•   The anterior band is broad and flat and has two different anatomic varieties.


     images   Type 1 originates from the anterior aspect of the inferiolateral portion of the L-5 transverse process and fans out widely before inserting on the anterior portion of the iliac tuberosity.


     images   Type 2 originates anteriorly, laterally, and posteriorly from inferiolateral aspect of the L-5 transverse process and fans out before inserting on the anterior portion of the iliac tuberosity.


•   The posterior band of the iliolumbar ligament originates from the apex of the L-5 transverse process and becomes fusiform just prior to inserting on the anterior margin and apex of the iliac crest.4


Clinical Anatomy

•   Unilateral or bilateral low back pain


•   Exquisite tender point at the posterior iliac crest (Figure 56-8)


image


Figure 56-8. Exquisite tender point at the posterior iliac crest.


•   Positive hip flexion test and Patrick maneuver


•   Constant ache aggravated by prolonged sitting and standing—referral pain to the greater trochanter and into the groin (“my testicles are in a vice”)


PREOPERATIVE CONSIDERATIONS


•   Informed consent and proper explanation of all potential complications.


•   Anticoagulation/bleeding diathesis/thrombocytopenia.


•   Physical examination of the target area for singes of infection, skin ulceration or necrosis, and extent of disease.


•   Patient must be able to lie still for the intended length of the procedure.


•   Consider intravenous access for IV fluid and medications for sedation or hypotension if there is concern for a vasovagal reaction.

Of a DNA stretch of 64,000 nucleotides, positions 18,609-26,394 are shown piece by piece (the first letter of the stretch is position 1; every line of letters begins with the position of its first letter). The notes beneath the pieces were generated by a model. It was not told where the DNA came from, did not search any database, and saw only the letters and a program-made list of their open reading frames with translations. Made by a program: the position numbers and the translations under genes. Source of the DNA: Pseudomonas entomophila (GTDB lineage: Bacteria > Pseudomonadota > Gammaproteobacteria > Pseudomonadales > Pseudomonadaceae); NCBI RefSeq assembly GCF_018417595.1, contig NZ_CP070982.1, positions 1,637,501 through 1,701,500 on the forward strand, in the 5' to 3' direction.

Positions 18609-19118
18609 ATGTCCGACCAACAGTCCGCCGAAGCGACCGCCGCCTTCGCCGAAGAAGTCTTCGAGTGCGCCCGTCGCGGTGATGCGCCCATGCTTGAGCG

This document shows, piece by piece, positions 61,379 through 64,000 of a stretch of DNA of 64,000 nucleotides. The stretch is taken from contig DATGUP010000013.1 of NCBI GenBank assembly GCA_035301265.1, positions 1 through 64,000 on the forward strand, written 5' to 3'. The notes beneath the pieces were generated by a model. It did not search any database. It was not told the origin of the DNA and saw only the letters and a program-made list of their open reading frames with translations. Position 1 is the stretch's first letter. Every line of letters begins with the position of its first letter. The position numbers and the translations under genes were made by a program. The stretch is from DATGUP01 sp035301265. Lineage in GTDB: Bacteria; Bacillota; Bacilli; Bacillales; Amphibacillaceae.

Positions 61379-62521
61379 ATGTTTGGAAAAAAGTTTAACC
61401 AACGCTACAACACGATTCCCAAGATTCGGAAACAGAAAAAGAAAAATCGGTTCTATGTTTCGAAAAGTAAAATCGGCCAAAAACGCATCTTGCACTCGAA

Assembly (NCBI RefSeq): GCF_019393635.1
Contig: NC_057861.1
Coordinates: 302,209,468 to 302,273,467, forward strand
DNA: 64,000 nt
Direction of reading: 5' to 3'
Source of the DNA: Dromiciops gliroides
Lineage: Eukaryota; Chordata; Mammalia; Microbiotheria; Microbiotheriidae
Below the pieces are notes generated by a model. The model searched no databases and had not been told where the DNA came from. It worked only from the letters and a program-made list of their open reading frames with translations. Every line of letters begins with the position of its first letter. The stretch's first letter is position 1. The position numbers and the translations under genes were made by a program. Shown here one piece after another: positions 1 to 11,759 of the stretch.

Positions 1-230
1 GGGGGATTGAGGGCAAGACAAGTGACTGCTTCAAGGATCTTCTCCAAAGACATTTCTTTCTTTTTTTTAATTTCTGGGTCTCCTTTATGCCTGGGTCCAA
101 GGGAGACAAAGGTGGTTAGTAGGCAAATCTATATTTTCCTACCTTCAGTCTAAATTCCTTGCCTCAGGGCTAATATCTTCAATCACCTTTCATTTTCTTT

•   Evaluation for contrast allergy—this is of the utmost importance if using fluoroscopy, since the utilization of contrast will allow for precise needle placement. This is not a concern for ultrasound-guided injections.


FLUOROSCOPIC/ULTRASOUND VIEWS


•   When using fluoroscopic guidance for supraspinous/interspinous, levator, iliolumbar and distal piriformis tendon/ligament injections, always start with anterior-posterior (AP) images to confirm your location and to line up the anatomical structures.


     images   Slight cephalad tilt with ipsilateral obliquity may enhance visualization of the superior medial portion of the greater trochanter for distal piriformis tendon injections (Figure 56-20A).


     images   Cephalocaudal adjustments in the AP view should be done to square up the end plates and line up the spinous processes midline when performing supraspinous and interspinous ligament injections (Figure 56-17).


•   Cephalad tilt with ipsilateral oblique can enhance visualization of the PSIS when performing an iliolumbar ligament injection (Figure 56-19A).


•   Lateral views should always be done to verify depth (Figure 56-18B).


EQUIPMENT


•   22- or 25-gauge 1.5- to 3.5-in spinal needle


•   30-gauge subcutaneous needle


•   5 cc syringe for local anesthetic/deposteroid


•   3 cc syringe for contrast


•   Extension tubing


MEDICATIONS


•   0.5% bupivacaine


•   1% lidocaine


•   Deposteroid


•   Nonionic contrast (Omnipaque 240 or Isovue 300)


•   Prep solution


INTRAOPERATIVE TECHNICAL STEPS


Bicipital Tendon Injection


•   The tendon is palpated in the bicipital groove of the humerus.